I am amazed that a frequent defense of capitalism is that it is the system that best reflects human nature. If it is natural, the argument goes, then it is good. The “natural=good” argument does not extend to actually caring for Mother Nature, however. Mother Nature should be overcome, tamed and forced to serve man-like a rebellious woman.
Thomas Hobbes, reflecting the cultural bias of his time (as we all do if not vigilant) said that man in a state of nature was vicious and his life was “nasty, brutish and short.” It was “war of all against all” and therefore humans needed a strong monarch to keep them from killing each other off. Capitalism reflects this natural order by setting humans free to pursue their own self-interest. As if by magic, this rampant selfishness supposedly benefits everyone. Adam Smith is misrepresented as promoting this idea by people who have never bothered to read Adam Smith.
“Has capitalism lost its moral compass?” is a question asked more and more frequently. To which I reply: “What moral compass?” It never had one. “But look at the USSR,” capitalists reply. To work without hope of getting ahead, to have your life controlled and manipulated by the State makes people lazy, corrupt and miserable. As if there were only two possible economic systems: American-style capitalism and Stalinist-style communism. There must be hundreds of possible economic systems and it is high time we started considering some.
What is mankind in his natural state? Except for the technology, mankind in the distant past was just like us. Our ancestors wanted to stay alive, have fulfilling relationships and find some meaning for their lives. They joked, fell in love, made music and art, got into conflicts and settled those conflicts in one way or another. Their economic system, for nine-tenths of human existence, was hunter-gathering in smallish kin-based groups.
They shared within the group because they wanted to live and they knew they could not live alone. They also shared within the group because they cared about each other. Healed fractures on old bones show that they cared for group members who could not contribute to the group due to injury. Sharing within a kinship group is perfectly understandable to us (think Thanksgiving, Christmas.) Leaders were informally chosen by consensus based on their character, but everyone had their say around the campfire. The occasional jerk was mocked and if he did not shape up, banished. Banishment under these conditions was tantamount to a death sentence.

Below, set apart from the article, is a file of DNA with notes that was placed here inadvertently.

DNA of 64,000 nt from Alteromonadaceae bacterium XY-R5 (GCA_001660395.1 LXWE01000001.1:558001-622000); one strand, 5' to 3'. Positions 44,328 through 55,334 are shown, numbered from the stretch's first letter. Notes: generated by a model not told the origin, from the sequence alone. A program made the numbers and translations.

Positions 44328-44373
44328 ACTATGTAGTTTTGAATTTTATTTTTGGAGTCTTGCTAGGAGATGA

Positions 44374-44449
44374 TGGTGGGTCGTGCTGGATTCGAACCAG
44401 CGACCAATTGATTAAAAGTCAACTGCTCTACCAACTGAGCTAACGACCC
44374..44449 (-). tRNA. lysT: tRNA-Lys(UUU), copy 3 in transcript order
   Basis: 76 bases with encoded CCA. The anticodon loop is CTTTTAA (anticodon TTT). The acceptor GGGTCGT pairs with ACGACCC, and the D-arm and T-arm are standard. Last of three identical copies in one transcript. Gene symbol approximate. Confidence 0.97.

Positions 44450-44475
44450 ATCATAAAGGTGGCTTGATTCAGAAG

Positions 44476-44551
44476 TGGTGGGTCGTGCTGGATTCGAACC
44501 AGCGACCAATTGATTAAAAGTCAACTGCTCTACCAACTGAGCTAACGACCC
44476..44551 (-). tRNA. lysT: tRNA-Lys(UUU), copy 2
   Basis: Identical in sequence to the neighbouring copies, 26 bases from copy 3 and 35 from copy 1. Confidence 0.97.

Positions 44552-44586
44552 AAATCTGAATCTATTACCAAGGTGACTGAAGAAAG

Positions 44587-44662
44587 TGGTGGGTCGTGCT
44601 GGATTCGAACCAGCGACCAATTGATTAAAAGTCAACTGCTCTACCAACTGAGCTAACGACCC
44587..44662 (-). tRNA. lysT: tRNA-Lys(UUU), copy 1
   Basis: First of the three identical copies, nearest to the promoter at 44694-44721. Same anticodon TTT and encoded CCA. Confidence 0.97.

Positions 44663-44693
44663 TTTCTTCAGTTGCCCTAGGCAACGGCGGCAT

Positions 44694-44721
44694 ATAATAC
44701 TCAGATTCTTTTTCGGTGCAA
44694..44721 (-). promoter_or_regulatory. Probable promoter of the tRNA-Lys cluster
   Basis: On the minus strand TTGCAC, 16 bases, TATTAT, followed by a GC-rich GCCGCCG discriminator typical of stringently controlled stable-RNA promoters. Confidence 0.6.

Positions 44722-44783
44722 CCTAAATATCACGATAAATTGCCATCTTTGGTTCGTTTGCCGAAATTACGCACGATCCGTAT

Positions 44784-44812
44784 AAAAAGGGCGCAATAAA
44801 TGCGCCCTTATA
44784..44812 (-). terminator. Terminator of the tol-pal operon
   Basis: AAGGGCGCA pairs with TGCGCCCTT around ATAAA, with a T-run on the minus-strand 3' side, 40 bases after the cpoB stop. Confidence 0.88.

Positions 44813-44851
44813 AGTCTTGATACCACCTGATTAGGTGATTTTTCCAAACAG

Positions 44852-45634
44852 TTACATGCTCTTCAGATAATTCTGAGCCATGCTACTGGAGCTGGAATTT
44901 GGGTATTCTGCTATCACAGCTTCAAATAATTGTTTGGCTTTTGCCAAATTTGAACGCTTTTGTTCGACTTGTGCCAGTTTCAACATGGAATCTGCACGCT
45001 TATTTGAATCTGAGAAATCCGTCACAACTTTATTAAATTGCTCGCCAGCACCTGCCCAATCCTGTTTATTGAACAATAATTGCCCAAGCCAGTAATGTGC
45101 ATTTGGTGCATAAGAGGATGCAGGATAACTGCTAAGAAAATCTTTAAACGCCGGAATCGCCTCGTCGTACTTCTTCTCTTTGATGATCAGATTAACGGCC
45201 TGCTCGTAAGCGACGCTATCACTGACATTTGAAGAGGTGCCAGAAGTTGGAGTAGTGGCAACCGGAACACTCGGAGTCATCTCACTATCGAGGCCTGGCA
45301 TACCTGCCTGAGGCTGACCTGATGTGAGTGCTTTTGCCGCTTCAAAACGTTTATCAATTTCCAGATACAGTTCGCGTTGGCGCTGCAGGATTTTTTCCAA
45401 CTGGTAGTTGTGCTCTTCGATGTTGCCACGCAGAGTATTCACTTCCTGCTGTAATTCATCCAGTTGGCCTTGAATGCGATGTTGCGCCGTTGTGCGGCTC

What happened when one group ran into another? That depended on many variables, but probably the most common occurrence was a cautious sizing-up. Gift-giving was common and is still practiced today. A representative gave a gift to a representative of the other group. It was not trade. As a decent human being, the recipient would also want to give a gift to the other side, but to think of this as repayment was considered crass and rude.
A friendly group could become a source of mates, information and cooperation. The spread of DNA from the original group out of Africa all over the world implies our ancestors were more inclined to make love than war. A rude group could be avoided by simply moving away from them, a sensible approach if you wanted to stay alive. Over-mighty leaders could be impeached in the same way. While he or she slept, the group could simply move on. “Who are you leading now, big shot?”
About ten thousand years ago people began to settle down and grow crops and domesticate animals. They worked harder and had less freedom than the hunter-gatherers, but they also had more food security. It was a trade-off. Now, with surplus food, some were freed to make pots or weave cloth or protect the surplus from raiders. Sharing was still the norm, since granaries were large communal affairs.
Gradually the surplus-protectors became chiefs and somehow individuals began to “own” the land that had belonged to everyone. Proudhon said, “Property is theft,” but it has been a slow-motion theft carried out over many millennia. Capitalism as we conceive of it has only been around for a few hundred years and is no more the natural state of mankind than renting out your muscles and brain by the hour for wages.
I do not know if there really is such a thing as a collective unconscious, but there is definitively something in us from our ancestors that insists on freedom and fairness. We want to be part of a community, to be heard and to have the necessities to stay alive. We are suspicious of strangers, but if they prove to be friendly we will accept them. If not, conflicts will arise. We expect our leaders to have character and have an urge to abandon them if they do not. This is human nature and the hunter-gatherers on the commuter trains, deep in their hearts, are still the children of the savannah and rain forest.
History of the Rise of Commerce: